Contextual factors interfacing with quality of care in the emergency department: A micro-ethnographic study

Document Type: Original Article

Authors

1 Nursing and Midwifery Care Research Center, Mashhad University of Medical Sciences, Mashhad, Iran.

2 Department of Emergency Medicine, Faculty of Medicine, Mashhad University of Medical Sciences, Mashhad, Iran.

3 Department of Social Sciences, Faculty of Letters and Humanities, Ferdowsi University of Mashhad, Mashhad, Iran.

4 Department of Medical-Surgical Nursing, Mashhad University of Medical Sciences, Mashhad, Iran.

Abstract

Introduction: Triage in the interactive atmosphere of the emergency department (ED) has been described as complex and challenging. The influence of nurses’ belief systems on triage decision making has not to the authors’ knowledge been addressed. This study attempted to gain an understanding of the ED nurses’ culture of practice with respect to contextual factors that affect triage decision making.
Methods: A focused micro-ethnographic study based on Spradley’s developmental research sequence (DRS) has been conducted in the emergency department of the Mashhad University hospital, Iran, from February 2014 to February 2015. Data were collected during 300 hours of participant observations that were accompanied by formal and informal interviews, then analyzed based on Spradley’s DRS.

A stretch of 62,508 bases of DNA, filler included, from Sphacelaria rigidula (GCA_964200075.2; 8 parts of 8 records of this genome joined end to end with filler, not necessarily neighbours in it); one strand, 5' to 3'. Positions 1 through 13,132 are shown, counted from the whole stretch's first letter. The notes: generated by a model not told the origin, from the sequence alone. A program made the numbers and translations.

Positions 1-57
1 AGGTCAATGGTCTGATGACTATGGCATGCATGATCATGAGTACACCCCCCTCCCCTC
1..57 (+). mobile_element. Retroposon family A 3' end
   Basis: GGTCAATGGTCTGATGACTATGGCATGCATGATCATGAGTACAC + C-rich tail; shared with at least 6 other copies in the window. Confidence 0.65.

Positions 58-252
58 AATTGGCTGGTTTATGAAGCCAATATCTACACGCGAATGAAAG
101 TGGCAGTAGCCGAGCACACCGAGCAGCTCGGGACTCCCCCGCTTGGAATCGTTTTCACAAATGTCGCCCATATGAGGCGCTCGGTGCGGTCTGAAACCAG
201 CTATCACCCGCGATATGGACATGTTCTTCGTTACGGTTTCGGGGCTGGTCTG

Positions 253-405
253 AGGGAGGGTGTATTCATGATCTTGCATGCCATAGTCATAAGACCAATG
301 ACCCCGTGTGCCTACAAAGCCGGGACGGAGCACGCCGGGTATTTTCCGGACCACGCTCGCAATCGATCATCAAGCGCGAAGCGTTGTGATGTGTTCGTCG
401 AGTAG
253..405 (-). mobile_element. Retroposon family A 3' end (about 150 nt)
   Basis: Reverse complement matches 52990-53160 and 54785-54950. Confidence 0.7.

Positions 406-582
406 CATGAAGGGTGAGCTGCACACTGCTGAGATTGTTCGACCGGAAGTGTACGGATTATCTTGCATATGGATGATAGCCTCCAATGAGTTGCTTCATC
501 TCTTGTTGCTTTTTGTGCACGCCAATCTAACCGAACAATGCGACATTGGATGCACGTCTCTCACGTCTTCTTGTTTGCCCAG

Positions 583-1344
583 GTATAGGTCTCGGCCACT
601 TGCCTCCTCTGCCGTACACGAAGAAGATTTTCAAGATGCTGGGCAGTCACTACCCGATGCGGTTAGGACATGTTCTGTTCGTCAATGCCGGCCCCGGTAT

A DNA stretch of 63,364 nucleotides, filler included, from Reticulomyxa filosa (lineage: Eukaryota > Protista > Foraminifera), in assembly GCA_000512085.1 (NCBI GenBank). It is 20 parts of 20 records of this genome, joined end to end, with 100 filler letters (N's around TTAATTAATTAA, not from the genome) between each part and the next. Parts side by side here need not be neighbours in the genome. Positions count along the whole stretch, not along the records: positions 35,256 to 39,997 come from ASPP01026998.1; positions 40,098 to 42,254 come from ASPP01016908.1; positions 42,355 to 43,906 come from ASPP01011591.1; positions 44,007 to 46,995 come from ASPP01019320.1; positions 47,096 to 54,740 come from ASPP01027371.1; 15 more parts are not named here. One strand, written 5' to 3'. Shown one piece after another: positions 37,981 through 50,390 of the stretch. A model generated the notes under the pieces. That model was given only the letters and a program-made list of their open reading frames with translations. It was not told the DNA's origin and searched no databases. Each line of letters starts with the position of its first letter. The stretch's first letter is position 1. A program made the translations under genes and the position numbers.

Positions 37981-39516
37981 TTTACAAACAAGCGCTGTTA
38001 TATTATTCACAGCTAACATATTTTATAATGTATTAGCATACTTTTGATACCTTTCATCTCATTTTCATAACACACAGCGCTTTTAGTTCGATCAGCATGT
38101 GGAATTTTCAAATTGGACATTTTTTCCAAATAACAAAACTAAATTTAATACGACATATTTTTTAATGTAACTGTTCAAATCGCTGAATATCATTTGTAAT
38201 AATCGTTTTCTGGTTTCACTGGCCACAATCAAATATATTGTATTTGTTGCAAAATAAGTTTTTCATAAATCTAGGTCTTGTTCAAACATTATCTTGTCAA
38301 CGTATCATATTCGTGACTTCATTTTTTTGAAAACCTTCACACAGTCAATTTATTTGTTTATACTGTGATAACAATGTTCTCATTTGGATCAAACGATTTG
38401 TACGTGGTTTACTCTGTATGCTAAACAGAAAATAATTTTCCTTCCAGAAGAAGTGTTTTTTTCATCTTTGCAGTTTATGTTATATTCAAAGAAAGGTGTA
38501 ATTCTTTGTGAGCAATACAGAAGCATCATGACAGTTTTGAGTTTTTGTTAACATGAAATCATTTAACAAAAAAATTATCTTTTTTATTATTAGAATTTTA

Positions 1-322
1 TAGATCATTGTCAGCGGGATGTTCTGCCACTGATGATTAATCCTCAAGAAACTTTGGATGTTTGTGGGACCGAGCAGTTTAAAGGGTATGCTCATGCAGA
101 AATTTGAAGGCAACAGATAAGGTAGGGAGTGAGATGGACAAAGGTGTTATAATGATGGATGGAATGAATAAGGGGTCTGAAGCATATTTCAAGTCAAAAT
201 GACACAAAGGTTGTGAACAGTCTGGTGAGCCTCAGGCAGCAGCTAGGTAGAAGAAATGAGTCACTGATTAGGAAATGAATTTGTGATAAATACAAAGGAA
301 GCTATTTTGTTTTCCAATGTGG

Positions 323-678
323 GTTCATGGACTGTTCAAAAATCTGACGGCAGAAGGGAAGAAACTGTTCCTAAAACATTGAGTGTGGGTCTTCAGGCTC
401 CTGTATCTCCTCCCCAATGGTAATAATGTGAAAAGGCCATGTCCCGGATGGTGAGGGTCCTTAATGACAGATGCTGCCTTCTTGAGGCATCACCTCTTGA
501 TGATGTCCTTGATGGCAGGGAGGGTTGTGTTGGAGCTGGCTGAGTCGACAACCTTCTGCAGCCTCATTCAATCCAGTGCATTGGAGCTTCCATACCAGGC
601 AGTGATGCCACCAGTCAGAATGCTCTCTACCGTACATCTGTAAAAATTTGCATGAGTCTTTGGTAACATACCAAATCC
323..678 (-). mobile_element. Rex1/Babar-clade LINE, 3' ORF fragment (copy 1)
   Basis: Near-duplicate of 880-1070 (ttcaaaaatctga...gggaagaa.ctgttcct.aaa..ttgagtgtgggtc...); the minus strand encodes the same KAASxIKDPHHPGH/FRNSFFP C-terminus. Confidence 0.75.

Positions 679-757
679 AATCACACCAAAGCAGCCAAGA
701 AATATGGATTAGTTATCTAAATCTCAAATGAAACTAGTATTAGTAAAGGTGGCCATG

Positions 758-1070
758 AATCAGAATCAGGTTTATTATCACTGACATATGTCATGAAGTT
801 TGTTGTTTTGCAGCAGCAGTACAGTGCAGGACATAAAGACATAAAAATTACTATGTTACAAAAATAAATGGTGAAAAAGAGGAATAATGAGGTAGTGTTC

Results: Nine study participants were formally interviewed. From these interviews, eight core beliefs emerged related to nurses’ culture of practice: namely, triage decision making is arbitrary; the facility/locale of the emergency medicine department is the pivotal contextual factor affecting decision making; not every nurse can be assigned to triage; each patient assumes the existence of an emergency condition; the on-duty physician must be known; triage decision making must be considered plausible by colleagues; “they” tell us something, we should do something else; and triage guidelines are not practical.
Conclusion: Contextual factors have a strong tendency to guide triage decision making and violate the principle of patient acuity (that is, that patients with the most acute medical conditions should be prioritized). In response, triage guidelines need to integrate the priorities of patients, nurses, physicians, and administrators.

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